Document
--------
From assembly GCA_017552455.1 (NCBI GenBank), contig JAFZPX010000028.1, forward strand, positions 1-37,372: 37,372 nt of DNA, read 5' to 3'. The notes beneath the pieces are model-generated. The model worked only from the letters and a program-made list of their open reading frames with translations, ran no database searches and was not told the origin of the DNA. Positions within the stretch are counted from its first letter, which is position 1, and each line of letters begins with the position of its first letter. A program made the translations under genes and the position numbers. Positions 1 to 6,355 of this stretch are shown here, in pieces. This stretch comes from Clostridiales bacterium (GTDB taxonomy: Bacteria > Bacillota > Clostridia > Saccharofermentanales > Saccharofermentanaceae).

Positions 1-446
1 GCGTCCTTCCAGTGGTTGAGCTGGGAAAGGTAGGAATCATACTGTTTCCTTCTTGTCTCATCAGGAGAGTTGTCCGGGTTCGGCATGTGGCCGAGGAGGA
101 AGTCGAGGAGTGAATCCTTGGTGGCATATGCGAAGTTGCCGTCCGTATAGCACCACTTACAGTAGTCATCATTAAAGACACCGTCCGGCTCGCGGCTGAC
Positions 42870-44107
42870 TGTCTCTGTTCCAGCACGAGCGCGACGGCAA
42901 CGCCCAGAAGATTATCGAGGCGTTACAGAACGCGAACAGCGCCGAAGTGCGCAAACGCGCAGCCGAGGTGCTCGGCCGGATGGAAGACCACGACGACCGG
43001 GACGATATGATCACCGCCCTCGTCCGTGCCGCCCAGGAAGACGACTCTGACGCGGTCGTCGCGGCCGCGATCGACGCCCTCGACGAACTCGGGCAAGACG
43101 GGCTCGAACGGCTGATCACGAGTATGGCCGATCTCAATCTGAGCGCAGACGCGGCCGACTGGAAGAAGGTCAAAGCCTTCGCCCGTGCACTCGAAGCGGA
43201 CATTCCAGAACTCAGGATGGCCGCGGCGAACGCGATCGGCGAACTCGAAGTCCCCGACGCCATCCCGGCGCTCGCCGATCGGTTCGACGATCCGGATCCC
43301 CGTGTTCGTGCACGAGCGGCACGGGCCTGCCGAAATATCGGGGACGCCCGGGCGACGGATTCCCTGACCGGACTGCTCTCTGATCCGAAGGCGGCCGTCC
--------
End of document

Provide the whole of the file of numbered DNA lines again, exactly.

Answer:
From assembly GCA_017552455.1 (NCBI GenBank), contig JAFZPX010000028.1, forward strand, positions 1-37,372: 37,372 nt of DNA, read 5' to 3'. The notes beneath the pieces are model-generated. The model worked only from the letters and a program-made list of their open reading frames with translations, ran no database searches and was not told the origin of the DNA. Positions within the stretch are counted from its first letter, which is position 1, and each line of letters begins with the position of its first letter. A program made the translations under genes and the position numbers. Positions 1 to 6,355 of this stretch are shown here, in pieces. This stretch comes from Clostridiales bacterium (GTDB taxonomy: Bacteria > Bacillota > Clostridia > Saccharofermentanales > Saccharofermentanaceae).

Positions 1-446
1 GCGTCCTTCCAGTGGTTGAGCTGGGAAAGGTAGGAATCATACTGTTTCCTTCTTGTCTCATCAGGAGAGTTGTCCGGGTTCGGCATGTGGCCGAGGAGGA
101 AGTCGAGGAGTGAATCCTTGGTGGCATATGCGAAGTTGCCGTCCGTATAGCACCACTTACAGTAGTCATCATTAAAGACACCGTCCGGCTCGCGGCTGAC
Positions 42870-44107
42870 TGTCTCTGTTCCAGCACGAGCGCGACGGCAA
42901 CGCCCAGAAGATTATCGAGGCGTTACAGAACGCGAACAGCGCCGAAGTGCGCAAACGCGCAGCCGAGGTGCTCGGCCGGATGGAAGACCACGACGACCGG
43001 GACGATATGATCACCGCCCTCGTCCGTGCCGCCCAGGAAGACGACTCTGACGCGGTCGTCGCGGCCGCGATCGACGCCCTCGACGAACTCGGGCAAGACG
43101 GGCTCGAACGGCTGATCACGAGTATGGCCGATCTCAATCTGAGCGCAGACGCGGCCGACTGGAAGAAGGTCAAAGCCTTCGCCCGTGCACTCGAAGCGGA
43201 CATTCCAGAACTCAGGATGGCCGCGGCGAACGCGATCGGCGAACTCGAAGTCCCCGACGCCATCCCGGCGCTCGCCGATCGGTTCGACGATCCGGATCCC
43301 CGTGTTCGTGCACGAGCGGCACGGGCCTGCCGAAATATCGGGGACGCCCGGGCGACGGATTCCCTGACCGGACTGCTCTCTGATCCGAAGGCGGCCGTCC